We are not only treating Covid patients in the ER, but also our regular ER patients (heart attacks, strokes, diabetics, traumas and non urgent walk in patients). Our hospital became overwhelmed quickly. We were dealing with other issues on top of it such as transportation issues for our transfers, transfer problems due to larger hospitals being at capacity and staffing issues. We handled it like champs though and kept coming back. I was scared of just one thing. I did not want to carry this virus home to my family. My husband of 20 years, who works in the oil field and is a volunteer firefighter) has an autoimmune disorder and my youngest of 4 children is still at home. I also have high risk parents and grandchildren to protect. In order to protect them we decided to have a no physical contact policy. Like so many other families, we did phone calls only with everyone outside of our household. This is a very difficult but necessary situation. I did everything possible at work to prevent carrying it home to my direct family.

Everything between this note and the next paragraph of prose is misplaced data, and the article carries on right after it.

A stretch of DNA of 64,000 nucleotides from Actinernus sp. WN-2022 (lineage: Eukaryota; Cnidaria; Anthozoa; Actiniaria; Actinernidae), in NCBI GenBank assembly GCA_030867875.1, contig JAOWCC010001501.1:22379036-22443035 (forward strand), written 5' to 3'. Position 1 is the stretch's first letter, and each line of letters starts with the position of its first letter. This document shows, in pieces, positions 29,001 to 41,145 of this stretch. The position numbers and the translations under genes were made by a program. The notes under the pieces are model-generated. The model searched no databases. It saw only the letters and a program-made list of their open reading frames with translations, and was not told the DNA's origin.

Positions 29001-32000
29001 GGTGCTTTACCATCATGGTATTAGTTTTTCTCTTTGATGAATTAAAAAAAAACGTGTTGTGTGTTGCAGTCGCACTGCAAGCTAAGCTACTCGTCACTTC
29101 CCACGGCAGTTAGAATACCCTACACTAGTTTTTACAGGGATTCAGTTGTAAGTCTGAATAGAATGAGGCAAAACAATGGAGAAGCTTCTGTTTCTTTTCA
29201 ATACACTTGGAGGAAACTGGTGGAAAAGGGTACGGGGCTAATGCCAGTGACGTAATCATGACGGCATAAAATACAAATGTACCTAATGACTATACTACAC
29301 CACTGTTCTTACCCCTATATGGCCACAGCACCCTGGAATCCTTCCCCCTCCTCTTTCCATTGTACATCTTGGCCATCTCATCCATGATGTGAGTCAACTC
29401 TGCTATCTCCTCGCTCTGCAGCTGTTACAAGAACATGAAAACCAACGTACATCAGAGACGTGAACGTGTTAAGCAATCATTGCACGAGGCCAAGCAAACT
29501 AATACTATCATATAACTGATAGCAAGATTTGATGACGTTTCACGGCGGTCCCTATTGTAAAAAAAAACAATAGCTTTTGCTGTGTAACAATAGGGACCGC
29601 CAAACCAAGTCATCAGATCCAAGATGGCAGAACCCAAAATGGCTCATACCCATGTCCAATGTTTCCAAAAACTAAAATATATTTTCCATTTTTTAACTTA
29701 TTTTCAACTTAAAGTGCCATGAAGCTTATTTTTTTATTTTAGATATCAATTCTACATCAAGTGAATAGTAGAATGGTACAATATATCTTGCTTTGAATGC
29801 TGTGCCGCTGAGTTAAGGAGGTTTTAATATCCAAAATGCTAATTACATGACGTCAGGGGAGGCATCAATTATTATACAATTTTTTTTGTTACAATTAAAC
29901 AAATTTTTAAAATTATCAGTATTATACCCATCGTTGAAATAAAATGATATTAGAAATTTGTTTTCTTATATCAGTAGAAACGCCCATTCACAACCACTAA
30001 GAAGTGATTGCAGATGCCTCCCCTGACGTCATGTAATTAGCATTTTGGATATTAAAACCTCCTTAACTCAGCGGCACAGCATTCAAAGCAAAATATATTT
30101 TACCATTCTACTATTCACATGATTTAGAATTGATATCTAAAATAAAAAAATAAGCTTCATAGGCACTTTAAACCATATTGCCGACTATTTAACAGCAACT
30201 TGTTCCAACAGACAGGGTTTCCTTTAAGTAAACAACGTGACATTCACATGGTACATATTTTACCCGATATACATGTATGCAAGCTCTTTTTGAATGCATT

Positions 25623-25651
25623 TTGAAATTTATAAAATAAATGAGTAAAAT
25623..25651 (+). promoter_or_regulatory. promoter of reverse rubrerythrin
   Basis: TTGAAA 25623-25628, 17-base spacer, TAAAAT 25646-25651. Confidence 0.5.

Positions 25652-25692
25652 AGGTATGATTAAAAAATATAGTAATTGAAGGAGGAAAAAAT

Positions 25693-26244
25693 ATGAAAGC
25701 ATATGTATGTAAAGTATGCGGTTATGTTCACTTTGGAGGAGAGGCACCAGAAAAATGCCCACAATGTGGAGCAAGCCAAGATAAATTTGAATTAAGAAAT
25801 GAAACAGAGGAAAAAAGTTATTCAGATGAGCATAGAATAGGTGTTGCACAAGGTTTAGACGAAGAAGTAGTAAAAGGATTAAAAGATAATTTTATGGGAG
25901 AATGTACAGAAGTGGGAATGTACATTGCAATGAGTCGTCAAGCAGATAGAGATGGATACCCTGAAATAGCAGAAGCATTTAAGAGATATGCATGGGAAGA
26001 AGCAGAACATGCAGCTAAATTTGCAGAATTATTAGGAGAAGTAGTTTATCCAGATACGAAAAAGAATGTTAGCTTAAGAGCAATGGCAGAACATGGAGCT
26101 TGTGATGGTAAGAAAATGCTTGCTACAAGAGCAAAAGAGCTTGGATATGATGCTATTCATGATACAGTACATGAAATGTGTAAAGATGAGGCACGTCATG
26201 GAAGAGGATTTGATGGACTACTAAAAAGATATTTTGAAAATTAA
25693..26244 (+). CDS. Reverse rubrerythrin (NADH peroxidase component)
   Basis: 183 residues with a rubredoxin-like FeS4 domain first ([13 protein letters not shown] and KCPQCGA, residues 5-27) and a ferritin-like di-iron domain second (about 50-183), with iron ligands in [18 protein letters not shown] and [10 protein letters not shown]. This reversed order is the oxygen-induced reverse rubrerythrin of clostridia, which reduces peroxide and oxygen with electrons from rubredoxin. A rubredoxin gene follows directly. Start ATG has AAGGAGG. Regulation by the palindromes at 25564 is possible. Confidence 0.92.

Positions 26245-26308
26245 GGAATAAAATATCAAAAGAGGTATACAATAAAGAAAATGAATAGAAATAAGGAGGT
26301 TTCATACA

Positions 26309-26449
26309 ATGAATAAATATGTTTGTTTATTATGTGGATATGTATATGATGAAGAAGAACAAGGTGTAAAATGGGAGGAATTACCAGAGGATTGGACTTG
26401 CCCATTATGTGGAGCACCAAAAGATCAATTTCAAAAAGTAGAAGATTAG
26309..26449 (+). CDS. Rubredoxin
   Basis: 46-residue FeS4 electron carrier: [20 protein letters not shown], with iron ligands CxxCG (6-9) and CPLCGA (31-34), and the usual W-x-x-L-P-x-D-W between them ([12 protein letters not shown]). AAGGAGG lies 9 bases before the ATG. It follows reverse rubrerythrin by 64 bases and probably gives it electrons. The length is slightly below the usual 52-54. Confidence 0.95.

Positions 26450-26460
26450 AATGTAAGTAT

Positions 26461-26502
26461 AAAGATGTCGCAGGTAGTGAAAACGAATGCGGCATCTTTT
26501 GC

October 19th, 2020, I had 2 hours remaining of my 6th 12 hour shift. My phone rang, it was my 18 year old daughter, who is a Senior in High School, never calls me when I'm at work except for emergencies, All I heard was "I have fever and body aches so bad that I can not get out of bed". Time froze at that very moment. All the chaos, call lights, ringing phones, patients yelling, EMS crews giving report all went silent. This kid never complains, never gets sick so I knew it was serious. 7 days ago before I started this rotation, I woke up the day before work and had lost my taste and smell. It was also October and I have crazy allergies (if you have allergies you will understand), no fever, no other major symptoms of Covid. I chalked it up to my allergies and went to work. Standing there with the phone in my hand, I became very worried about it. My next thought was in regards to my coworkers. I made a call, got swabbed and and a hour and a half later the lab called with positive results. I was devastated. Not because I was positive but because I exposed my entire crew (one whom was pregnant) to Covid. I mean, we are in tight quarters and no matter how much pre caution you take, a nurses station is like a giant petri dish. I apologized and they reassured me that we are all exposed everyday and not to worry, get better and come back. I walked out of those locked, sliding glass doors with every intention of returning in 2 weeks but first I need to get home and take care of my baby. I proceeded to make the 2 hour drive home to my family. That was the longest 2 hour drive I think I have ever made. I was absolutely devastated that I had exposed my family. The one thing I did not want to do and was so careful not to do. I did it. I had a million questions and regrets racing through my head. How did this happen? It did not feel real until I walked in the front door of my home and saw my daughters face. It became very real at that moment. My husband and daughter both tested positive the next day. This was the beginning of a very long, crazy journey for my family. My daughter recovered quickly, I recovered not long after her and my husband finally recovered a short time later. Total time down 14 days. It seemed as if life was going to return back to normal. Day 17, I became very ill again. This time I felt worse than I did a few weeks ago.